Ongoing operation of the facility would require much support, including a constant supply of fuel and a fuel delivery system (either by road or rail), maintenance and repair services, specialized engineering services, administrative services, and a small tool and equipment supply.

The burning of peat to produce electricity was determined by provincial government officials to be very safe. Less fumes would be produced than from a similarly sized oil-fired generator. The Department of Mines and Energy had been investigating the peat industry for some fame, and while the Stanton Group project was being considered, other peat-based projects in western Newfoundland were also being developed. Often cited as an impediment to the development of commercial peat-based projects in Newfoundland was the considerable capital cost of infrastructure and site development: removal of horticultural peat layer, harvesting and transportation mechanisms, site drainage techniques, peat drying facilities, and the training of various personnel.

Project Benefits

The Stanton Group suggested the following benefits would accrue to the province of Newfoundland, if its proposed cogeneration project was pursued:

  • creation of direct employment in plant construction and operation, as well as peat harvesting and transportation: approximately 5948 person years over the 30 - year life of the project (See Figure 2);
  • creation of induced employment, according to employment multipliers calculated by the Newfoundland Statistical Agency (See Figure 3);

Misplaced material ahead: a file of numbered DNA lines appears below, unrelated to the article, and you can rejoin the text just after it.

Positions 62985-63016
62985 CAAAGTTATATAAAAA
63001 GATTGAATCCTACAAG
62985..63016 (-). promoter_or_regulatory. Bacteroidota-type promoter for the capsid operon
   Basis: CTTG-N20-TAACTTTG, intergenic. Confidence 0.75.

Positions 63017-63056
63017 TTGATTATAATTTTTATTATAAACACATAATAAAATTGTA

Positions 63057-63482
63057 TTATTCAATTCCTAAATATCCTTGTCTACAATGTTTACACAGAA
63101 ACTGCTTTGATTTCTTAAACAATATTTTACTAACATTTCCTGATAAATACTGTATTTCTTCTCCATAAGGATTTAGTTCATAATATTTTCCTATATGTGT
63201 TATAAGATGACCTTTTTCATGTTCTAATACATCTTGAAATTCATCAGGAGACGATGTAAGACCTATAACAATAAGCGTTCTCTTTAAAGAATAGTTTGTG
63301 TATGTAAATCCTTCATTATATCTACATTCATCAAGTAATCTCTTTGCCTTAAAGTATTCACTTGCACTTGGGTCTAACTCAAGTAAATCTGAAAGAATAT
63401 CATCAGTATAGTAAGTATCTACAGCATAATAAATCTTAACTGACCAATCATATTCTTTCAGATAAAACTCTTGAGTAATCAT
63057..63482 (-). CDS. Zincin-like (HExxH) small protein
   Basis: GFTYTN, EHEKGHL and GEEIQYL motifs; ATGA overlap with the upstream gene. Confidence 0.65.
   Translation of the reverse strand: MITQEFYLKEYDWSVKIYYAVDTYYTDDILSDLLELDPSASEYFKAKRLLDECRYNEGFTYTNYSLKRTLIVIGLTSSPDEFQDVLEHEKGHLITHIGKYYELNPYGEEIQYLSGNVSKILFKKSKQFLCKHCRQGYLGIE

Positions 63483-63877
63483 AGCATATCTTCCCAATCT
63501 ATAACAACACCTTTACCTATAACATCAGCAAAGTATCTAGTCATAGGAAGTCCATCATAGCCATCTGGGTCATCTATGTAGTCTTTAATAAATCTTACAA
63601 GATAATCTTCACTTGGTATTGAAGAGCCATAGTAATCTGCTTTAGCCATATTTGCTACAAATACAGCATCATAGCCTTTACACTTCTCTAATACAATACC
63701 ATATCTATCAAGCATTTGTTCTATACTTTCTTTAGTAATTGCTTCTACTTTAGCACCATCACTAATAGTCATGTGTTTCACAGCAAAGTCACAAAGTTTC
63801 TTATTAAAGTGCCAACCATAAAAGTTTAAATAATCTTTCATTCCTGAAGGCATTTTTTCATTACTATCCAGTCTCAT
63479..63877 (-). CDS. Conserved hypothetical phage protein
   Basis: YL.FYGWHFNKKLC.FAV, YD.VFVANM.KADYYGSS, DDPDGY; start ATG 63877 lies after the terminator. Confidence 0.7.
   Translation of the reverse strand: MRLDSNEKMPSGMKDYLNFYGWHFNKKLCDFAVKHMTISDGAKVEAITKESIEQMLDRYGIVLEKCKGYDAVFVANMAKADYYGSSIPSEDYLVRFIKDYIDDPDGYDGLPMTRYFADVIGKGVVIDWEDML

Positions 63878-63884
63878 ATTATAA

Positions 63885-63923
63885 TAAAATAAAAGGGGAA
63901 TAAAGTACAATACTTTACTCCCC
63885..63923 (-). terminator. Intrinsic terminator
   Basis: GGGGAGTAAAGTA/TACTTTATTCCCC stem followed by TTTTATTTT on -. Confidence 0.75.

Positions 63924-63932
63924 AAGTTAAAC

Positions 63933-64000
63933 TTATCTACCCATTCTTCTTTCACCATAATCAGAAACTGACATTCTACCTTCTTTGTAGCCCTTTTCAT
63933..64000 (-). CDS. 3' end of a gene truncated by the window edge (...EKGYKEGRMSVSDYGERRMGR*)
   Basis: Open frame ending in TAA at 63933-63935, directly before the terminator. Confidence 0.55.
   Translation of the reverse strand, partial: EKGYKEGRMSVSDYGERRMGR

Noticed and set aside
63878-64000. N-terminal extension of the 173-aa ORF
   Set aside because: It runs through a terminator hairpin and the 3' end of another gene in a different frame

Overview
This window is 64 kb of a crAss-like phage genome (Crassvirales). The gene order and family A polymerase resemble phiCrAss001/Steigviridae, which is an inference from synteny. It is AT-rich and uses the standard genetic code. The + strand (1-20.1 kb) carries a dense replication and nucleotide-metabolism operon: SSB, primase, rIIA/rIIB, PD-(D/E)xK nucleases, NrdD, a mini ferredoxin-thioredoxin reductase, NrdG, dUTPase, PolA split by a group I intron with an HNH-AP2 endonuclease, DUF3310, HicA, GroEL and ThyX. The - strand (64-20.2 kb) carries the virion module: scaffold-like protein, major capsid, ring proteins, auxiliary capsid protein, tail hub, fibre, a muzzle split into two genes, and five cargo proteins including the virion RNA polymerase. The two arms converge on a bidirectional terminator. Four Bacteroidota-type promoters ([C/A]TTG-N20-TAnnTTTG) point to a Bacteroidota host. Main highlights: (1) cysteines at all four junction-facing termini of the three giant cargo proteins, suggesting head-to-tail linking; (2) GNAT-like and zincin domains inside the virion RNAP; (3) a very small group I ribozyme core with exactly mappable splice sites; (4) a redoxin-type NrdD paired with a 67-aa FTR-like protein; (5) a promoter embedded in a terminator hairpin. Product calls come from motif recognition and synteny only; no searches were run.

• provision of goods and services by local businesses (wherever possible);
  • contribution to the financial stability of the Abitibi-Price mill (monetization of redundant assets, reduction in steam plant capital and operating costs would result in net present value savings estimated at $7.5 million - $15 million); and,
  • development of peat-based industries infrastructure and transfer of peat handling technology, which could have contributed to the development of other peat-based businesses, including high-value added processes such as pharmaceuticals and cosmetics.

Figure 2

Figure 3

A cost-benefit study, completed by the Department of Mines and Energy in the spring of 1993, concluded that among three alternative energy generation projects, the Stanton Group project would provide the least direct benefit to the economy of Newfoundland and Labrador. Table 1 reflects the results of the financial viability analysis, performed on the Stanton Group project and two other alternatives, using the following as evaluation criteria:

  • Net Present Value - adjusted net cash flow stream by a discount factor that accounted for the rate of return available from the next best investment alternative.
  • Internal Rate of Return - the rate of discount that caused the Net Present Value to be zero.
  • Minimum Supply Price - the minimum price required for economic viability.